Thus, citizens and shareholders will both lack the incentive to monitor their agents. In a capitalist economy, one possible solution to this problem is that intermediate financial institutions play a positive role by monitoring managers on behalf of shareholders. Financial institutions may monitor managerial performance and intervene, either at shareholders’ meetings or in a take-over bid, though the empirical evidence suggests that the market for corporate control is far from efficient.  However, to the extent that monitoring by financial institutions is possible in a capitalist economy, it is equally possible to create comparable intermediate institutions in a market-socialist economy. 
So within the neoclassical paradigm as applied to a corporate-capitalist economy, there is no convincing theoretical support for the argument that private property has intrinsic efficiency claims in dealing with the principal– agent problem that are absent in the case of public property. In relation to both calculation and motivation, neoclassical market socialism is theoretically at least as efficient as neoclassical corporate capitalism.
However, the original challenge to the possibility of rational socialism came from Mises and Hayek, two prominent members of the Austrian, not the neoclassical, school. Although in the historical debate they focused on the problems of calculation and motivation, the defining characteristic of the Austrian school is its subjective concept of knowledge and the consequent centrality of the process of discovery through entrepreneurial activity. While it has been claimed by Lavoie that the discovery aspect of the market process was implicit in the 1920s and 1930s contributions of Mises and Hayek,17 the full articulation and expression of the process of discovery, and the challenge it presents to the possibility of socialism, have been developed by the modern Austrian school’s revival of the debate in the 1980s. According to the Austrian school as it has crystallized today, the economic problem is not, as the neoclassical school maintains, simply a question of how to allocate limited resources with alternative uses to limitless wants; rather, the problem is how subjective, or tacit, knowledge, necessarily fragmented and dispersed, can be socially mobilized. Hayek expresses the Austrian argument on the impossibility of an objective analysis of given data as follows:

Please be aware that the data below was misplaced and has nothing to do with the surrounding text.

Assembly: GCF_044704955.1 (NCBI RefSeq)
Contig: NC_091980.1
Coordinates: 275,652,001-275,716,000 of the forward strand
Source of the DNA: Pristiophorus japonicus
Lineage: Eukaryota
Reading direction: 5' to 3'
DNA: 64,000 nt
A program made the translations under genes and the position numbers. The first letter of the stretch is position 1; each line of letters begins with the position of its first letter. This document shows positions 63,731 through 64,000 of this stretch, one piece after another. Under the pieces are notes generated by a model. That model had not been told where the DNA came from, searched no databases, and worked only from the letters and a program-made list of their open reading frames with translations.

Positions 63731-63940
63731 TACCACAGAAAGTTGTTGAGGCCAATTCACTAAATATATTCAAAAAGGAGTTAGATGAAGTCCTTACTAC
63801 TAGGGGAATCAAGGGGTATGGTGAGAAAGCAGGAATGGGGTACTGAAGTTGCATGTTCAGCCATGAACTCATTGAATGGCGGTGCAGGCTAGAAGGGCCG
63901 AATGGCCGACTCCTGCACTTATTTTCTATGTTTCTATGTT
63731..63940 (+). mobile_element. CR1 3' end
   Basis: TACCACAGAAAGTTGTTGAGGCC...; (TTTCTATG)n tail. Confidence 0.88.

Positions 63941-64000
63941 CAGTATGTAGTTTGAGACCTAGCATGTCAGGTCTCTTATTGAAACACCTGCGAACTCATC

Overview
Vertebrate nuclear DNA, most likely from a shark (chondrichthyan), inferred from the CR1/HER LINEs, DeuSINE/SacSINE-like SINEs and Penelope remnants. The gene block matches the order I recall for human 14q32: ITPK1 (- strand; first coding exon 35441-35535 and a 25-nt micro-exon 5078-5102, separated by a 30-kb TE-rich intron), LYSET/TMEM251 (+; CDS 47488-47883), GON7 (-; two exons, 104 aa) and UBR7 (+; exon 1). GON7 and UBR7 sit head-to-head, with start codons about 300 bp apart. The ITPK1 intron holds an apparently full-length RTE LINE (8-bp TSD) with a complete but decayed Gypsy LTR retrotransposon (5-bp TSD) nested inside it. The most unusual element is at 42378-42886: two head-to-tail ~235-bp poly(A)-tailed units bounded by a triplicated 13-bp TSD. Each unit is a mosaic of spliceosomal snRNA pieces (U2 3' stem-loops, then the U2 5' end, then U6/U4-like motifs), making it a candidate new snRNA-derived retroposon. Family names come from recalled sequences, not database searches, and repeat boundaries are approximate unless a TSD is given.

"The peculiar character of the problem of a rational economic order is determined precisely by the fact that the knowledge of the circumstances of which we must make use never exists in concentrated or integrated form but solely as the dispersed bits of incomplete and frequently contradictory knowledge which all the separate individuals possess." 
The Austrian answer is that the mobilization and coordination of this incomplete and contradictory knowledge occur through the actions of entrepreneurs, competing against one another in the market process, discovering and learning what is and is not possible.  Thus in the Austrian setting, the means–ends nexus of economic life is not predetermined but is subject to the creative action of market participants. Hence, the economic problem is envisaged, not as how to optimize the use of available resources, but as how to optimize the use of knowledge.
Although the tacit nature of knowledge and the discovery-and-learning process are central to all members of the Austrian school, their views do encompass different emphases. As McNulty has pointed out, whereas the Misesian–Kirznerian entrepreneur detects and exploits opportunities within the existing range of economic activities which others have failed to notice, and thus plays an equilibrating role, the Schumpeterian entrepreneur plays a disequilibriating role by interrupting the existing set of activities and creating new ones through innovation. In the market process both types of entrepreneur complement each other—the one creating change, the other responding to it. 
The calculation (or computation) and motivation (or incentive) functions of the market mechanism are common to both the neoclassical and the Austrian schools. The discovery-and-learning function, however, is distinctive to the Austrian school. The cognitive discovery process of markets is seen, like the process of human discourse in language, as an intrinsically social process:
"Like verbal conversation, the dialogue of the market depends on the specific give-and-take of interaction, a creative process of interplay in which the knowledge that emerges exceeds that of any participants...Competition is not seen as a psychological attitude but as a creative learning process among minds...There is thus a bidirectional communicative process that produces a kind of social intelligence that depends on, but goes beyond, the individual intelligences of the system’s participants." 
It is this discovery-and-learning function of the market process, the crux of the Austrian school, which distances its position sharply from the neoclassical perspective. It underlies the Austrian school’s assertion that neoclassical market socialism, like neoclassical central planning, is either impossible or irrational, since the efficient discovery and mobilization of necessarily dispersed subjective knowledge, it is claimed, require a market process based on private ownership of the means of production. Lavoie argues that entrepreneurs, motivated by private incentives, direct their efforts towards the achievement of potential profits and, in doing so, make use of their dispersed knowledge to discover new opportunities: ‘The role of profits is not primarily to motivate people to do the right thing but to find out, through the process of interplay itself, what the right thing to do might be.’  Private property not only induces effort but also, and more importantly, is a necessary condition for discovery.